Unfortunately, California is not a corporation, and I question whether Arnold would be able to deal with the legislature successfully. It's not like the Governor can do anything he wants. Of course, we know California has had successful former actors in that office before. And I do not doubt that Arnold, given his history, is sincere - he's not considering running simply for the publicity. We'll see...
The nature of homosexuality and identity
Andrew Sullivan displays some insight into the difference between Justices O'Connor and Scalia and the Lawrence v. Texas decision (look under "A Rush Against Understanding"):
O'Connor sees gay people as fully-fledged people, with lives and loves and needs like everyone else. Scalia sees them as people who for some bizarre reason do immoral things with their body parts. O'Connor sees that homosexuality is what people are. Scalia thinks that homosexuality is what some people do.
And also...
I know as well as I know anything, that being gay is an integral part of someone's being, not some facile choice but a complex and profound human identity - equal in all its facets to the heterosexual human identity.
Sullivan may have hit on something here, but I don't think making it an issue of being versus doing is wise in a legal context. That approach would lead the court into some heavy, extra-legal philosophical considerations, and the Supreme Court should be deciding the constitution of human identity. Besides, we cannot and should not expect the courts to delve into a person's mind and determine if he is, in fact, truly gay or just making a "facile choice".

My support for Sullivan's cause, if you can call it that, is based on something much simpler than the philosophy of identity. The test is this: do consenting adults, in the practice of homosexual sex, violate anyone's rights? Of course they don't, and so the government shouldn't take any concern with it.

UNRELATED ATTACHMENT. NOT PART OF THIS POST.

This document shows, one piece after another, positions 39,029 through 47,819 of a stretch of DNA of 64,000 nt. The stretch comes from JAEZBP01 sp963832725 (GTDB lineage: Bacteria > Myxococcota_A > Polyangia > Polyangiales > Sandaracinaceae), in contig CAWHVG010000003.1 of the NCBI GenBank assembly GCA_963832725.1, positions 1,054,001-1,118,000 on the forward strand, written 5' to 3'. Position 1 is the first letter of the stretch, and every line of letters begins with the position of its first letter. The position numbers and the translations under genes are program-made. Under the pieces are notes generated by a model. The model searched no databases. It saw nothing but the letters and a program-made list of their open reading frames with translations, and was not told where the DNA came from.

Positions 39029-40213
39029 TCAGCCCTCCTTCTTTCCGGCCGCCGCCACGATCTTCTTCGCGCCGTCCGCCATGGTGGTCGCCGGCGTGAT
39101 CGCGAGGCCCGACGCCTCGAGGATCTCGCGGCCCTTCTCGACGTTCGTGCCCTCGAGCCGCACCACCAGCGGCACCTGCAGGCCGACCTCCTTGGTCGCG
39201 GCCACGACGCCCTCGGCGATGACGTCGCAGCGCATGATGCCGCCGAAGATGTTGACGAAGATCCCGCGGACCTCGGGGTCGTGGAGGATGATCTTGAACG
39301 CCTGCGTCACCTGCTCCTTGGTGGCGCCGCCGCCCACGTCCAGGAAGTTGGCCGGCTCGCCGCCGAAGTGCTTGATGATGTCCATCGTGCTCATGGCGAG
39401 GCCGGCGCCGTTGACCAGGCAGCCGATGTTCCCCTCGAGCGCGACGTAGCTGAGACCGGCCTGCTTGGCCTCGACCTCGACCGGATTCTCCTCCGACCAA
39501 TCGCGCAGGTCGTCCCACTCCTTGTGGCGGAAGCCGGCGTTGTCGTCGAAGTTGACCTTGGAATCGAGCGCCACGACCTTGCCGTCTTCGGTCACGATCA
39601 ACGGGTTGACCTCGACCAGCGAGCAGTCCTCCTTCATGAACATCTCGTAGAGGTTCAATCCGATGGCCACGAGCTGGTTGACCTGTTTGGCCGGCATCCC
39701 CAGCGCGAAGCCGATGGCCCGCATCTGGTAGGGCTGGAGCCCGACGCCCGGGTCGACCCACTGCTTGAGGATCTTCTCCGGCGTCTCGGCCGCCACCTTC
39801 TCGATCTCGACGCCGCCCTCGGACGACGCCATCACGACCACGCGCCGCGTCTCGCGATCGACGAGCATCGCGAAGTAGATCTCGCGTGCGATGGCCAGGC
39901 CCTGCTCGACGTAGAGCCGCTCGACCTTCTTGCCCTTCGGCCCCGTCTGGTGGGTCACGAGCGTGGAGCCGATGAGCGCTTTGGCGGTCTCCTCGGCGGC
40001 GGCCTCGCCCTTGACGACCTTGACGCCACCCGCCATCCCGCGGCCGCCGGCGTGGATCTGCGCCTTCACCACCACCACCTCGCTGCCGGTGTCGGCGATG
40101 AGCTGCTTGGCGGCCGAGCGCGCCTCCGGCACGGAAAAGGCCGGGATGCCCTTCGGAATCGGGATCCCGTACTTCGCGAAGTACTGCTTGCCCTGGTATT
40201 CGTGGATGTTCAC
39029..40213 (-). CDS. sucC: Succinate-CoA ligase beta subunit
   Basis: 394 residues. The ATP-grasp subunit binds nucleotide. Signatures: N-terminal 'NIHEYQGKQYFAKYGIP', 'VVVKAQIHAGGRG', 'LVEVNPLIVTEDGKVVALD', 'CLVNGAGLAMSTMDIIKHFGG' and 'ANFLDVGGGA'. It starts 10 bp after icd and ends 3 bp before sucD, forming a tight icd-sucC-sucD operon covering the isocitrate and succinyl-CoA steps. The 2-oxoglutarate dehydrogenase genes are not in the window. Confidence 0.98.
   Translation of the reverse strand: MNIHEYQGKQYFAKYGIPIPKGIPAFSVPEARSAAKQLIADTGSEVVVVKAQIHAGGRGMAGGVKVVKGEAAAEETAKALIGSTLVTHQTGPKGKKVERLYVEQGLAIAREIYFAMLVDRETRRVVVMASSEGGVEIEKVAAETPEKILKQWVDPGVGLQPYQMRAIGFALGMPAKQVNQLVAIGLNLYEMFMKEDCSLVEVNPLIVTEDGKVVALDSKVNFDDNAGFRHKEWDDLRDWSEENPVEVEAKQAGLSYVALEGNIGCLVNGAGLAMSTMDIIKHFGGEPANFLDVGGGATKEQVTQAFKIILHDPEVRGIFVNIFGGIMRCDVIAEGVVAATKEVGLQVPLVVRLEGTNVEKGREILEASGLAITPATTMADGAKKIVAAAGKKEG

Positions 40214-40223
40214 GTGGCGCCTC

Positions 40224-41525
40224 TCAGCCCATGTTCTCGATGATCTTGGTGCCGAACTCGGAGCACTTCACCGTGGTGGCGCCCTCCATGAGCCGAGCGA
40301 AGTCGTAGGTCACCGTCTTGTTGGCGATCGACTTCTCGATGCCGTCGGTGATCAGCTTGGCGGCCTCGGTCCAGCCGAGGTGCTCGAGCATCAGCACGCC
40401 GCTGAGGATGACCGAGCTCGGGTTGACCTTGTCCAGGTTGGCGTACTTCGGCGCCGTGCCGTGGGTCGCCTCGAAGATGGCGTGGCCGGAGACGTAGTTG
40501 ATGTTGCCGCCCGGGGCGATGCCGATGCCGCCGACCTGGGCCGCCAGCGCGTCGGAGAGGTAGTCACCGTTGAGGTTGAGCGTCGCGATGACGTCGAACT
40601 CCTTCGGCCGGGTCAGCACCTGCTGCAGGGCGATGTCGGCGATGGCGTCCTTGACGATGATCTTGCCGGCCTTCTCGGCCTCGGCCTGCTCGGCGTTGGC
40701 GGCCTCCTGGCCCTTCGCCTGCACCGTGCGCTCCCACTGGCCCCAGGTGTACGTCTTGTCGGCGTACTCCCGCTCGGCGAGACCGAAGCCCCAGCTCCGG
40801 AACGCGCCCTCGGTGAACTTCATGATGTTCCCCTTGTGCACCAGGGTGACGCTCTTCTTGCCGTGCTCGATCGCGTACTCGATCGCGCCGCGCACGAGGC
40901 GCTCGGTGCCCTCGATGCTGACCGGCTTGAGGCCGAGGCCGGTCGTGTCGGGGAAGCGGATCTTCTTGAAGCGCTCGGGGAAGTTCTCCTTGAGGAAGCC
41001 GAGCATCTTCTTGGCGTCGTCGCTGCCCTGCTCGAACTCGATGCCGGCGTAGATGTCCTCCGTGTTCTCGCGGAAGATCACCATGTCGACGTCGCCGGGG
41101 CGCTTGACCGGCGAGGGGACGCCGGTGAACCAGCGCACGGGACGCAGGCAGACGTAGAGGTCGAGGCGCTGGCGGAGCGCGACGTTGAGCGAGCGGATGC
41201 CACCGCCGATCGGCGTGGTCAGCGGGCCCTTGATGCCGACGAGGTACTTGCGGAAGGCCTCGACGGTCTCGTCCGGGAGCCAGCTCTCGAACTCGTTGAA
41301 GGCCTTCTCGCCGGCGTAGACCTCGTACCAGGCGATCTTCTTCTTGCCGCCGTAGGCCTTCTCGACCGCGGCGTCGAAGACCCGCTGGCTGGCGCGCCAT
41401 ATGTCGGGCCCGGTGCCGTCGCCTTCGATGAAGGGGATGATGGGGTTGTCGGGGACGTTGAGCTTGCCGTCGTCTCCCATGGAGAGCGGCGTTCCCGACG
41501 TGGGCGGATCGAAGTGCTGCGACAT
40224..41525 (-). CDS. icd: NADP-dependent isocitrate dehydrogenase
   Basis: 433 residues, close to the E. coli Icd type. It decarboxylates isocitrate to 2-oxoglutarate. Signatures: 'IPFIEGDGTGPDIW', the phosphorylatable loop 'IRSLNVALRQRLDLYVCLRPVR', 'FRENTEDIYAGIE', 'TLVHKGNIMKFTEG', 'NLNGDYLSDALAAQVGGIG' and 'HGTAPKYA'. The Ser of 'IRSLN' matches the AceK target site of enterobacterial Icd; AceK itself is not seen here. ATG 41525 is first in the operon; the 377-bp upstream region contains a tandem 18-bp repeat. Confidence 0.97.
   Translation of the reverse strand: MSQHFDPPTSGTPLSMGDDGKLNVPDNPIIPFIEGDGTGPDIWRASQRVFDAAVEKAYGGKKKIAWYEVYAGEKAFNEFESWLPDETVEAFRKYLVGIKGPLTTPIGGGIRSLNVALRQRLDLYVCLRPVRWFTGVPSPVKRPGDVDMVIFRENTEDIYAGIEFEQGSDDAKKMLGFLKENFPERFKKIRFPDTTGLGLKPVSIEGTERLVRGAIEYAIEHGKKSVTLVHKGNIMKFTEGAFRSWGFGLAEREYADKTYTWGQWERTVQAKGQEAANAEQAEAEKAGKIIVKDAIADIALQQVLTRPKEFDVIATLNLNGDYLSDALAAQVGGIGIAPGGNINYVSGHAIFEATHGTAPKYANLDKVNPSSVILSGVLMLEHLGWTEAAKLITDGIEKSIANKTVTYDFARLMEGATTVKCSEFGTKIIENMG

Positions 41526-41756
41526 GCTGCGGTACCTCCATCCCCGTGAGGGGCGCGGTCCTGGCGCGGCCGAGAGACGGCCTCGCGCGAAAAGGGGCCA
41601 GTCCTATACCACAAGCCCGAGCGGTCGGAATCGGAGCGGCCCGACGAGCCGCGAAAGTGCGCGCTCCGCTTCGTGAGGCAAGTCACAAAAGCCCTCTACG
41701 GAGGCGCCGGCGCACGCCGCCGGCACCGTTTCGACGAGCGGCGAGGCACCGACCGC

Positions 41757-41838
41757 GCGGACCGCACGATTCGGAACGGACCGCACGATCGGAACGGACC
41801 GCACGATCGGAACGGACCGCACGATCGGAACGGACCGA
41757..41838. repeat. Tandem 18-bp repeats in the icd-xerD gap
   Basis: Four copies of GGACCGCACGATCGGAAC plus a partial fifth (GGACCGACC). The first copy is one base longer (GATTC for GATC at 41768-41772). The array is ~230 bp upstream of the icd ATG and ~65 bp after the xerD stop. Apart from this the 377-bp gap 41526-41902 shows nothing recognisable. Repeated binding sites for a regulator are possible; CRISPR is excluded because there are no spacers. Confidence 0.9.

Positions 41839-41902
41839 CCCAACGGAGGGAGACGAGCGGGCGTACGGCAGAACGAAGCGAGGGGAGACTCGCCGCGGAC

Independence Day
It's about more than barbecues and fire crackers:
"Independence Day" is a critically important title. It signifies the fundamental meaning of this nation, not just of the holiday. The American Revolution remains unique in human history: a revolution--and a nation--founded on a moral principle, the principle of individual rights.

Monday, June 30, 2003

Taxation and theft
Checkout the piece "Is Taxation Theft?" on Tech Central Station, which purports to show that taxes are a form of thievery. I agree with the article's conclusions, but I think the argument is short-circuited early on in this passage:
Property is another concept that needs analysis, but for our purposes here we can think of it as that to which one is entitled by the prevailing rules, however unjust one thinks those rules are. So the question whether taxation is theft reduces to this question: "Is taxation the taking of someone's property without right or permission?"
It's the definition of property as "that to which one is entitled by the prevailing rules" that makes the argument fall apart. The current rules have the government just as entitled to our property as we are. If property is defined this way, then taxation isn't theft. It'll be that way until the rules are changed.

One may also argue that by living in this country, you have given your tacit permission for the government to tax you as a condition of your residence. I'm not going to argue it, but it is a point to consider.